Hurricane Sandy (unofficially known as "Superstorm Sandy") was the deadliest and most destructive hurricane of the 2012 Atlantic hurricane season, and the second-costliest hurricane in United States history. Classified as the eighteenth named storm, tenth hurricane and second major hurricane of the year, Sandy was a Category 3 storm at its peak intensity when it made landfall in Cuba. While it was a Category 2 storm off the coast of the Northeastern United States, the storm became the largest Atlantic hurricane on record (as measured by diameter, with winds spanning 1,100 miles (1,800 km)). Estimates as of 2015 assessed damage to have been about $75 billion (2012 USD), a total surpassed only by Hurricane Katrina. At least 233 people were killed along the path of the storm in eight countries.
Sandy developed from a tropical wave in the western Caribbean Sea on October 22, quickly strengthened, and was upgraded to Tropical Storm Sandy six hours later. Sandy moved slowly northward toward the Greater Antilles and gradually intensified. On October 24, Sandy became a hurricane, made landfall near Kingston, Jamaica, re-emerged a few hours later into the Caribbean Sea and strengthened into a Category 2 hurricane. On October 25, Sandy hit Cuba as a Category 3 hurricane, then weakened to a Category 1 hurricane. Early on October 26, Sandy moved through the Bahamas. On October 27, Sandy briefly weakened to a tropical storm and then restrengthened to a Category 1 hurricane. Early on October 29, Sandy curved north-northwest and then moved ashore near Brigantine, New Jersey, just to the northeast of Atlantic City, as a post-tropical cyclone with hurricane-force winds.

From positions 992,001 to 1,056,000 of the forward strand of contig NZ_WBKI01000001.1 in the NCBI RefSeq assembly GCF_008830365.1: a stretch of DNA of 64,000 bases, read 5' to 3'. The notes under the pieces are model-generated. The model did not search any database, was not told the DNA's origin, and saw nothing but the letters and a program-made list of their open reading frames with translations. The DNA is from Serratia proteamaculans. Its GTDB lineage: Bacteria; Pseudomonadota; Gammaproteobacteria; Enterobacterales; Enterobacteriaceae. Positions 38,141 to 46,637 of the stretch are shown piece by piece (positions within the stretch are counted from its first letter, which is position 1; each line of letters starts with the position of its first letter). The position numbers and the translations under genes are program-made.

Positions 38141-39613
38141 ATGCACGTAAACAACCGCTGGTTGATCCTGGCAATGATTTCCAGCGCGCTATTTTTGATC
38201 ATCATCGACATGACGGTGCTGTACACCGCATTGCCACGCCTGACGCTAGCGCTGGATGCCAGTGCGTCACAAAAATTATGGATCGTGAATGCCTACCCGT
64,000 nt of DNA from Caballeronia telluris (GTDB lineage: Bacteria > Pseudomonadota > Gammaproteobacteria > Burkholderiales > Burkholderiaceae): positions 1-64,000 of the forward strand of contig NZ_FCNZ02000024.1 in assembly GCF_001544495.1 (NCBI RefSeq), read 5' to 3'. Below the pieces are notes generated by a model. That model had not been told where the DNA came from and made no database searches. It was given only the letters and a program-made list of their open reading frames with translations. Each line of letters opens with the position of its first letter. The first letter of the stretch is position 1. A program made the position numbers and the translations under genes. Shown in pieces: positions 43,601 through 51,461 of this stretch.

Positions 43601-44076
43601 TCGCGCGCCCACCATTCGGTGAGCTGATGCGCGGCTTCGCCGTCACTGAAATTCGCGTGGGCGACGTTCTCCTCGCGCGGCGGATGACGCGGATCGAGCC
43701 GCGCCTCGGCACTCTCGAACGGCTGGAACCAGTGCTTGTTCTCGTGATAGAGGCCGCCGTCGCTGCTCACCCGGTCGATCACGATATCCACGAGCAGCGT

On August 28, 2005, Hurricane Katrina was in the Gulf of Mexico where it powered up to a Category 5 storm on the Saffir-Simpson hurricane scale packing winds estimated at 175 mph.
At 7:10 a.m. EDT on August 29, Hurricane Katrina made landfall in southern Plaquemines Parish Louisiana, just south of Buras, as a Category 3 hurricane. Maximum winds were estimated near 125 mph to the east of the center.
According to National Weather Service Mt. Holly meteorologist Gary Szatkowski, the thunderstorm that devasted Atlantic County Saturday June 30, 2012 is "a rare type of thunderstorm system called a derecho, which is a “super organized group of thunderstorms. "
On Sunday, May 22, 2011, an EF-5 tornado hit the city of Joplin, Mo., leaving an estimated 132 people dead and 750 others injured, with 156 unaccounted for in Joplin.